By Senator Bill Frist
On Tuesday, March 31, Hope Through Healing Hands had the honor of hosting Dr. Ian Crozier, an Ebola physician and survivor at an event with Siloam Family Health Center. I had the privilege of talking with Ian as he shared his experiences with the packed auditorium. His message is one that deserves a wide audience.
Ian Crozier trained as a physician at Vanderbilt, specializing in infectious diseases. He was living in Uganda treating HIV patients when he was deployed by the World Health Organization to serve in an Ebola Treatment Unit (ETU) at Kenema General Hospital in Sierra Leone. His time there was brief; he worked just a few weeks before he contracted Ebola and was evacuated to Emory University in Atlanta. But his firsthand experiences are rich with lessons for infectious disease research, global health, and each one of us.
Ian’s story has been chronicled by the New York Times, and although I’m tempted to retell it—because it is so powerful—I want to focus on the challenges he laid out for us.
His is a dual citizenship, Dr. Crozier said: both Ebola physician and Ebola patient, caregiver and sufferer, crusader and survivor. His mission, now, is to raise awareness about the ongoing epidemic and the state of global health in Africa and beyond.
“You can’t put out 99% of a fire.”
Just this week, the outbreak crossed the 25,000-case mark, easily the largest Ebola outbreak in history. Most of the deaths have been in Sierra Leone, though the virus has spread in Liberia and Guinea as well. Liberia, which was three weeks into a case-free waiting period, just announced an infected woman with over 70 contacts.
One case is an outbreak, Dr. Crozier emphasized. The clock now starts over. He challenged us all to stay vigilant, and not forget the ongoing fight.
“Mae we hush.”
A Krio phrase, “mae we hush,” is a term of condolence in Sierra Leone. It’s one that Crozier spoke often as he named just some of the healthcare workers who gave everything to treat their patients in Sierra Leone. Dr. Sheik Humarr Khan led the Kenema Government Hospital Lassa Fever Ward since 2005, and was the first line of defense when Ebola broke out. Mbalu Fonnie was the chief nurse in the ward. Both died in July 2014. Nancy Yoko was the chief nurse when Crozier served in the ETU, an excellent nurse of conviction and hard work. She succumbed to the disease in September 2014 after treating patients for more than three months.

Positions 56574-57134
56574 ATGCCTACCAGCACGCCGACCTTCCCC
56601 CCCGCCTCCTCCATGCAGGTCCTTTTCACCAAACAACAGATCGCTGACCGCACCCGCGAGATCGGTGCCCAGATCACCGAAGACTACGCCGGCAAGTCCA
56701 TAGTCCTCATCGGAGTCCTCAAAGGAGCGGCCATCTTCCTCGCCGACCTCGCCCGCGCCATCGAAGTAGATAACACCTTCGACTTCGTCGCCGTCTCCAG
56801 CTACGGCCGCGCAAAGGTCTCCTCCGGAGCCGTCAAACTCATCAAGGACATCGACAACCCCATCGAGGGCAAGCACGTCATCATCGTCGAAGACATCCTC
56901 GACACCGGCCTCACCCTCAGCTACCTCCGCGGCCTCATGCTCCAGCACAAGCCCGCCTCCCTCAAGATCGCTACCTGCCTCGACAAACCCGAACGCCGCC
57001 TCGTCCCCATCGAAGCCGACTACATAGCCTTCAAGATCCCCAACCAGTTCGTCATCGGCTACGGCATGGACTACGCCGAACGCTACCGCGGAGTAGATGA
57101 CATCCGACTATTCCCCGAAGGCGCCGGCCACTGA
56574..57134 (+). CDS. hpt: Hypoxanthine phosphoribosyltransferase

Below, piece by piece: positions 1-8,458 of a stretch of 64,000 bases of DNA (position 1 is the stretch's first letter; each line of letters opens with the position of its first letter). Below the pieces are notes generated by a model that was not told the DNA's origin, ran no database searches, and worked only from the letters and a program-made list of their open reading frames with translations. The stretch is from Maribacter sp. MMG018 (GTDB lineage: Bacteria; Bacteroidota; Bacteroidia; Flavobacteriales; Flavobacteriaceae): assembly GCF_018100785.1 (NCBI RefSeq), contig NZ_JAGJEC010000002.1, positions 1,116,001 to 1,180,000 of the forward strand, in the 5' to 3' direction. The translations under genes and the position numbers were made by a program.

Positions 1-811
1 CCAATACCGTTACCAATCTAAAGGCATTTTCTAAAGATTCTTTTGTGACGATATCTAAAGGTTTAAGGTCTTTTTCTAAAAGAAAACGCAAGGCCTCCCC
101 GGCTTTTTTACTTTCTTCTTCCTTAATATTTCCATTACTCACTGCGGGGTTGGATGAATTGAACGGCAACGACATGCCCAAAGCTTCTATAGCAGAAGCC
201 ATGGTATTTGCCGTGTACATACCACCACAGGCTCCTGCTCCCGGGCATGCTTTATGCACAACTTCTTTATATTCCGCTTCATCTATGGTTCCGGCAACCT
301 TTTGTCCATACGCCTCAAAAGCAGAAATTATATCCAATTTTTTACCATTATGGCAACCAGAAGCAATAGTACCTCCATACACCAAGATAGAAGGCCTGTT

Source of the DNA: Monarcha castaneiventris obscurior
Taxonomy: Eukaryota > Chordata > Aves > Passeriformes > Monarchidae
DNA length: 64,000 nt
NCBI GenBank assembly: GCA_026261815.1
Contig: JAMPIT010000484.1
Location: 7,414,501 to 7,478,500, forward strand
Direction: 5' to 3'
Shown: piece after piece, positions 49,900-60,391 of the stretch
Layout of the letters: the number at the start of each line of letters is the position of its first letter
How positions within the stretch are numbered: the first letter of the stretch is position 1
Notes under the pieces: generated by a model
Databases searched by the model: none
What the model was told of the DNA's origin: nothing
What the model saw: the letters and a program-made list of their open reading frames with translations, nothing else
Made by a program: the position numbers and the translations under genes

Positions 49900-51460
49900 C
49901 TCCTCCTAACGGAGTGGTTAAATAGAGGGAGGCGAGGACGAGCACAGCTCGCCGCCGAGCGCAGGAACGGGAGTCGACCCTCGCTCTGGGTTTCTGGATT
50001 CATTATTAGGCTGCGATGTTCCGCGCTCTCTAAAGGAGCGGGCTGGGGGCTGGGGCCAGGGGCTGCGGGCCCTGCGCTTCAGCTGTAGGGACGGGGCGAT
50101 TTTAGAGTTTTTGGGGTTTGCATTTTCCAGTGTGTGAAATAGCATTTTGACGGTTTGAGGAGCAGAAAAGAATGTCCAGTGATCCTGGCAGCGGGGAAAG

If we don't think about how to raise a group of African healthcare workers, we're doomed, Crozier warned. Global health efforts must include efforts to build up and train local staff.
I agree. It’s one of the primary reasons that Hope Through Healing Hands sponsors Frist Global Health Leaders, whose mandates are to address the shortage of global health workers to improve the quality of life for citizens around the world by providing volunteer services and building self-sustaining caregiver capacity in underserved communities.
Nationwide Healthcare Shortage
As the Ebola outbreak gained traction, it overwhelmed or usurped all other healthcare in the country. Malaria treatment, maternal and child health, regular vaccination programs, nutrition programs, and routine care were abandoned, Dr. Crozier explained.
Hope Through Healing Hands is committed to maternal and child health, and we have witnessed the same thing. Investments in these foundational health programs are essential so that a country’s resources are not subsumed in crisis.
“Joy breaks through.”
An ETU is one of the darkest and loneliest places on earth, Crozier said. Patients who were not yet delirious sat sick and terrified as the virus took hold. More advanced patients stared zombie-like or yelled incoherently, unable to feed or clean themselves.
But against all odds, Crozier insisted, joy breaks through. People lived, and they lived to help each other. Childless parents fostered the recently-orphaned. The whole team celebrated survivals and the virus-free patient’s first touch with an ungloved hand.
Crozier saw what he deemed hell firsthand, and he insisted that there is joy and hope to be had.
Crozier’s story is not over. Even as he recounted his time in Sierra Leone and his time at Emory, he hinted at further developments, ongoing chapters. His own health is still somewhat at risk, and he is working closely with researchers at Emory to track his own recovery and gather data that will inform how we treat Ebola in the future.
“Global health happens here.”
But even as he shared his journey, stretching from Nashville to Africa and back again, Ian encouraged us to remember that the global community is here at our doorstep. Groups like ours—Hope Through Healing Hands and Siloam Family Health—champion global health here, at home. The work we enable makes a difference both half a world away and right down the street.
Photo Credits: Erika Chambers